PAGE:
Insights into Andromeda’s Turbulent Past Unearthed Through Galactic Archaeology in Our Milky Way’s Vicinity
Through chemical analysis of stars in the neighboring galaxy, we’ve discovered that its formation was marked by greater chaos than that of our own galaxy.
An international consortium of astrophysicists undertook a comprehensive analysis of the chemical compositions of stars in Andromeda, our nearest large galaxy, in an effort to reconstruct its history. Their findings pointed to a turbulent and dramatic early evolution for Andromeda.
The researchers assessed the abundance of elements within Andromeda, taking into account the presence of planetary nebulas, which are composed of gas and dust expelled from dying low-mass stars, as well as red giant stars. Their conclusion suggests that Andromeda’s formation was marked by intense and forceful processes.
In fact, the team posits that the birth of the Andromeda galaxy was more tumultuous than the formation of the Milky Way. They hypothesize that Andromeda initially experienced a significant burst of star formation that laid the foundation for the galaxy, followed by a secondary period of star birth occurring between 2 billion and 4.5 billion years ago.
“While Andromeda shares many similarities with our Milky Way, being a similarly-sized spiral disc galaxy, our recent research affirms that its history is significantly more intense and dramatic. It features bursts of star formation and two distinct epochs of star birth,” stated Chiaki Kobayashi, the leader of the team and a professor of astrophysics at the University of Hertfordshire.
The team’s hypothesis is that the second burst of star formation was ignited when the gas-rich Andromeda merged with another galaxy, also rich in gas, in an event referred to as a ‘wet merger’ by astronomers. This merger provided the influx of gas necessary to initiate additional phases of star formation.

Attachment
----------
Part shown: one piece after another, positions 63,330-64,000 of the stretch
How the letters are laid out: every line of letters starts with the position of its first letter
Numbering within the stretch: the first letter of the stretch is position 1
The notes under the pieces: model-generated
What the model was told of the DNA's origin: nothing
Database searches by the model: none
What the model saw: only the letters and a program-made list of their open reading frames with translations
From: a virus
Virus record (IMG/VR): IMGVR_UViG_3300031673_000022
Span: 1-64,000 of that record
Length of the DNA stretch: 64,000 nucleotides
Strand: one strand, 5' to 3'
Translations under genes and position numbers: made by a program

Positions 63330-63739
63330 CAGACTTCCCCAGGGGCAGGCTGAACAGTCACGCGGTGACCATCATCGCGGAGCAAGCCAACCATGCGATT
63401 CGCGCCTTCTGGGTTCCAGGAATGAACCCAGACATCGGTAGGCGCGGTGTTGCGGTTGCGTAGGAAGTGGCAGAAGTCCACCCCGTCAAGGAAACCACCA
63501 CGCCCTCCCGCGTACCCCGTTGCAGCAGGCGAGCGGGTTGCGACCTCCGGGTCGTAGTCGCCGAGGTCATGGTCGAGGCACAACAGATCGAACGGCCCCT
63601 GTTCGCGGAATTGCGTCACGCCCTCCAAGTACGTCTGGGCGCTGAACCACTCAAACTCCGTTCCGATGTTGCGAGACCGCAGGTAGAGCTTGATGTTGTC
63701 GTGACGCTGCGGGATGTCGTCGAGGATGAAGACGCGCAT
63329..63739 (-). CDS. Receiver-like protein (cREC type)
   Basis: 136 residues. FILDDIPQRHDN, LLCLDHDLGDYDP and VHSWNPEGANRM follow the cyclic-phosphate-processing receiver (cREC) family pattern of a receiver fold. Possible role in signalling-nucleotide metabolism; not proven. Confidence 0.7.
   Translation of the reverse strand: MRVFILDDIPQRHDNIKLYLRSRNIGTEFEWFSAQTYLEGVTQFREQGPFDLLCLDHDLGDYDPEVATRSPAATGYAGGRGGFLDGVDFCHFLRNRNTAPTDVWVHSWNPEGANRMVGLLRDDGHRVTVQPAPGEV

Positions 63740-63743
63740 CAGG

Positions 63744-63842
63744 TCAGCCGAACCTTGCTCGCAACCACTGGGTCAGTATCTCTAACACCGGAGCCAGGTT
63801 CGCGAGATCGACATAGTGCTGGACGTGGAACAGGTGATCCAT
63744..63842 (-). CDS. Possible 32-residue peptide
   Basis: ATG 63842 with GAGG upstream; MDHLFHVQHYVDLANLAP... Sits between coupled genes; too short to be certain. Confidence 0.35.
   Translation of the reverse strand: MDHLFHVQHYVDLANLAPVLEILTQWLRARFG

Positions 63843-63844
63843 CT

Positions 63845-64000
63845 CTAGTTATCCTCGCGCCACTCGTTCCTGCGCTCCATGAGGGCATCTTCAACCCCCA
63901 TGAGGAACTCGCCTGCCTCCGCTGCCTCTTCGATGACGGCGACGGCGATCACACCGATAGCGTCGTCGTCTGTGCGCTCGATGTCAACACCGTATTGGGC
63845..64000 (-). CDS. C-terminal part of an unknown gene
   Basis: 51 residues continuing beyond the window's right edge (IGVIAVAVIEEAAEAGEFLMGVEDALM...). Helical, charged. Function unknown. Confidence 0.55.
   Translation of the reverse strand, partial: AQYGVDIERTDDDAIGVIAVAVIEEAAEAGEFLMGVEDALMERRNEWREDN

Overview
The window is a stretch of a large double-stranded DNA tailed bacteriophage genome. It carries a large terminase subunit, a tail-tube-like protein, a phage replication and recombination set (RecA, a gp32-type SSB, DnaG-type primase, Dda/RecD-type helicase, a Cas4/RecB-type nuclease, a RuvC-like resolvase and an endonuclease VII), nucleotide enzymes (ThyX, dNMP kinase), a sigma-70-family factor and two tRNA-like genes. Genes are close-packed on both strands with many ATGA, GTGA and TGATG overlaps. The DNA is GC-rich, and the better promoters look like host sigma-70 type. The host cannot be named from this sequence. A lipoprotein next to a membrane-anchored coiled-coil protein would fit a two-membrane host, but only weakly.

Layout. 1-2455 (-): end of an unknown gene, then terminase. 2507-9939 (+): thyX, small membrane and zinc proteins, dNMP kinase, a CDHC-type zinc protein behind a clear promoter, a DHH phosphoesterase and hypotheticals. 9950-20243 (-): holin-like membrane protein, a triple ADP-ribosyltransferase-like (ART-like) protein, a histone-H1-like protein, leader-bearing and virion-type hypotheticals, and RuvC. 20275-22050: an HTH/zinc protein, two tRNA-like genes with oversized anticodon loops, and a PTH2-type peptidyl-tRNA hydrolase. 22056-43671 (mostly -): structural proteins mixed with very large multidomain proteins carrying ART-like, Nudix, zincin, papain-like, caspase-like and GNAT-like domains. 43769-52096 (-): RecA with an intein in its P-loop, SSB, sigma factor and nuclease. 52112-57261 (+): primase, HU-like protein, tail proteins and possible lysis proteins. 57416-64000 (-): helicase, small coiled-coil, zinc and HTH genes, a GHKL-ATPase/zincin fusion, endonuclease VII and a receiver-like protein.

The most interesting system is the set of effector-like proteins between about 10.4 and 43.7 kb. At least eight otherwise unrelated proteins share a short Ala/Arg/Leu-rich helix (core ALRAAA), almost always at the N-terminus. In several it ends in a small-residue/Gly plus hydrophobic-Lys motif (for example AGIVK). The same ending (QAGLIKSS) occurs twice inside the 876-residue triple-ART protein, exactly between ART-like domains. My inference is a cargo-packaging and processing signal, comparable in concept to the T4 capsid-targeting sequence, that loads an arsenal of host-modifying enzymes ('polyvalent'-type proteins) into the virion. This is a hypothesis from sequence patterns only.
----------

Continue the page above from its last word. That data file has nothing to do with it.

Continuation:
Andromeda continues to engage in galactic collisions.
For quite some time, scientists have held the belief that Andromeda experienced past encounters and mergers with other galaxies. This belief stems from the observations of the positions and movements of its individual stars, which initially belonged to a different galaxy.
Moreover, the team, through an examination of the chemical compositions of these stars, identified two distinct patterns within Andromeda’s disk components. One group of stars exhibited a notably higher oxygen-to-iron ratio, roughly ten times more, while the other group displayed a more balanced proportion of these elements. This discovery introduces a fresh perspective on the understanding of Andromeda’s history, shedding light on the nature of the presumed collision and its impact on the stellar population of this galaxy.
“This serves as an excellent illustration of how the field of galactic archaeology can offer novel insights into the universe’s historical narrative,” emphasized Kobayashi. “Through the analysis of chemical content across various ages of stars within Andromeda, we can piece together its history and gain deeper insights into its origins.”
Consequently, it appears that Andromeda has a history marked by tumultuous events. Its future, too, promises to be equally turbulent, as our own Milky Way is on a collision course with Andromeda, with the collision expected to occur in approximately 4.5 billion years. This monumental collision will dramatically transform both galaxies, erasing the distinct spiral arms of each.
The combined population of stars in both the Milky Way and Andromeda, presently situated approximately 2.5 billion light years away from us, will not collide with each other. Instead, they will endure and be subjected to new orbital trajectories centered around a fresh galactic core. Our own star, the sun, and the entire solar system are likely to be displaced away from this novel galactic center, gradually shifting toward the outer regions of the emerging galaxy.
The team’s discoveries contribute to Kobayashi’s ongoing exploration of the origins of chemical elements in the universe.
“Oxygen belongs to the category of alpha-elements, which are synthesized by massive stars. Other members of this group include neon, magnesium, silicon, sulfur, argon, and calcium,” she clarified. “While oxygen and argon have been quantified using planetary nebulae, the distance of Andromeda necessitates the use of the James Webb Space Telescope (JWST) for the measurement of other elements, such as iron.
“In the forthcoming years, both the JWST and large ground-based telescopes will continue to scrutinize Andromeda, further reinforcing the significance of these recent findings.”
The team’s work was published Oct. 10 in The Astrophysical Journal Letters.
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